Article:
John Howell & Co

Specialist international legal advice

The Crisis in Greece

21 February 2010
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For more up-to-date information, please see Guides Global
This content is archived. For more up-to-date information, please see Guides Global

19Feb 2010 (New York Times). After weeks of denial, the European Union has begun grappling with Greece’s debt crisis and the dangers it poses for the 15 other nations using the euro.

Last week, Europe’s political leaders reassured panicky bond markets that they would — in some way — ensure that Greece doesn’t default. This week, finance ministers gave Athens a month to show whether the draconian measures it has announced — increasing taxes, freezing public sector hiring and raising the retirement age — are enough to meet its target of slashing the deficit from 12.7 percent of its gross domestic product to 8.7 percent by the end of this year.

Prime Minister George Papandreou’s Socialist government inherited this debt crisis. Over the previous five years, the conservative government recklessly expanded public payrolls. That kept unemployment down but ruined public finances and forced Athens to borrow more and more to pay the rising wage and pension costs.


We have long said – and our clients long ago discovered – that dealing with Greece is different.

Were many of us surprised to find out that the government had ‘cooked the books’ to conceal half of its real deficit?

Before you feel too smug remember, if you are British, that our debt is probably bigger in percentage terms than that of Greece!

But, if you do business in Greece – or you are thinking of moving there or buying a holiday home – how should you react to this crisis?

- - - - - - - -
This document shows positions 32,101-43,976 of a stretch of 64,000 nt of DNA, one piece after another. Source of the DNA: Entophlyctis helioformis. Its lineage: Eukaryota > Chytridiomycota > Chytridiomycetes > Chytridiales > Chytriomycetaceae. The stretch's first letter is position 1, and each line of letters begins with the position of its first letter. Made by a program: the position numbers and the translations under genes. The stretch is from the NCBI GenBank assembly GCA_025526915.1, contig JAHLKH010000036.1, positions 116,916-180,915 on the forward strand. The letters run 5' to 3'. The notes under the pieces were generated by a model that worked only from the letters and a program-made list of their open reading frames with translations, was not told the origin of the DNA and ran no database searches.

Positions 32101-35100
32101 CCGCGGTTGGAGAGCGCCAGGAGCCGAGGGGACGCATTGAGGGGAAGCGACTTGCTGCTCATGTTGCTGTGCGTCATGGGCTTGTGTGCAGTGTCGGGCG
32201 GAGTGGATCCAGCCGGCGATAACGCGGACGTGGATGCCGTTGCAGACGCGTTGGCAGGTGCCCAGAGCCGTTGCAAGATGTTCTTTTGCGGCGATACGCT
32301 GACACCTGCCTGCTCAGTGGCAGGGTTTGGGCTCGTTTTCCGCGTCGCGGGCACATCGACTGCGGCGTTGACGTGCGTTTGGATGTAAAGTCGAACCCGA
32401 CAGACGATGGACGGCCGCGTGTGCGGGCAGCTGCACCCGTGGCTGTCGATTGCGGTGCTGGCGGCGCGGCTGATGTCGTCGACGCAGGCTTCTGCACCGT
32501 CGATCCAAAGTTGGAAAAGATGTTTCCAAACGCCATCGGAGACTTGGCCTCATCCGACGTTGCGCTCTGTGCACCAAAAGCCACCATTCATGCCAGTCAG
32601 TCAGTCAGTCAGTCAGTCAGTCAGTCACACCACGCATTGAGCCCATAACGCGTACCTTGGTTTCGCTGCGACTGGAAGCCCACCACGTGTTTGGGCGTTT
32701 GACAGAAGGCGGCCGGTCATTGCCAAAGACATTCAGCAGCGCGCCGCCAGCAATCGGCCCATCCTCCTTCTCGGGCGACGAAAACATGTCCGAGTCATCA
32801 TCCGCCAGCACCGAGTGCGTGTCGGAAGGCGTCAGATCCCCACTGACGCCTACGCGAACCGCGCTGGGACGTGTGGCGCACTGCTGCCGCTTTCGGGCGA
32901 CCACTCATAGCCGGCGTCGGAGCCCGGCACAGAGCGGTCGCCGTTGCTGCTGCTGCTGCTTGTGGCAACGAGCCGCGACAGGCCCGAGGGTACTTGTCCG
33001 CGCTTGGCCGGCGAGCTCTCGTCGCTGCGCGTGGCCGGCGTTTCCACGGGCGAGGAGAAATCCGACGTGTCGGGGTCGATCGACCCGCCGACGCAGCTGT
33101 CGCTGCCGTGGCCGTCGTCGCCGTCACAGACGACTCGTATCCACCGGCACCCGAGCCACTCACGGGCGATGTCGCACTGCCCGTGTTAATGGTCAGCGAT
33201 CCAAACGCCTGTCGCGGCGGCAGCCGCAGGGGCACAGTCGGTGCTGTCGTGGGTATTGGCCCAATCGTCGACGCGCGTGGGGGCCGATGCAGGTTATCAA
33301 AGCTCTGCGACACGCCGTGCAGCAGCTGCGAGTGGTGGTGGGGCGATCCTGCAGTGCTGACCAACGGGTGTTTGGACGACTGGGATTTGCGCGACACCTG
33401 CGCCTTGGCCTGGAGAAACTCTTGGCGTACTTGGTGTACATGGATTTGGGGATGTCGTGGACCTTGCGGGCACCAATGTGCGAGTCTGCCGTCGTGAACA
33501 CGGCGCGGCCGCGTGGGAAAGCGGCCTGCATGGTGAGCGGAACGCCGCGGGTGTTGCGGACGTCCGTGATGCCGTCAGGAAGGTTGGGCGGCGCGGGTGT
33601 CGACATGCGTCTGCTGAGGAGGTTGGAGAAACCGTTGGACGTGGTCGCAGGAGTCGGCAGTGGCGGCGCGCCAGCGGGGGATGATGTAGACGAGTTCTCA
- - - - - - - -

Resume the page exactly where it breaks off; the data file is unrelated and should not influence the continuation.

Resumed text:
Well, in my view, it depends.

If you are already doing business, you will (I hope) have begun to understand the local culture and you will have found ways to deal with it. Depending upon your business, the inevitable and substantial cuts in public expenditure may or may not hurt you badly. You will be able to work out what to do next and, probably, you will try to steer away from ‘public’ contracts.

This is probably not a good time to start to do business in Greece. New ventures are always tricky and this adds an extra and avoidable level of complexity.

If you a thinking of retiring to Greece, you will know what you want and you will have already decided that you love everything about the country. Expect things to get more expensive!

If you are thinking of buying a holiday home, I suggest you think long and hard. A lot of money is going to have to come out of the Greek economy – and that is likely to impact first and hardest on life’s luxuries, such as a villa by the sea. Prices are likely to fall. You will, probably, get a much better deal in a year’s time.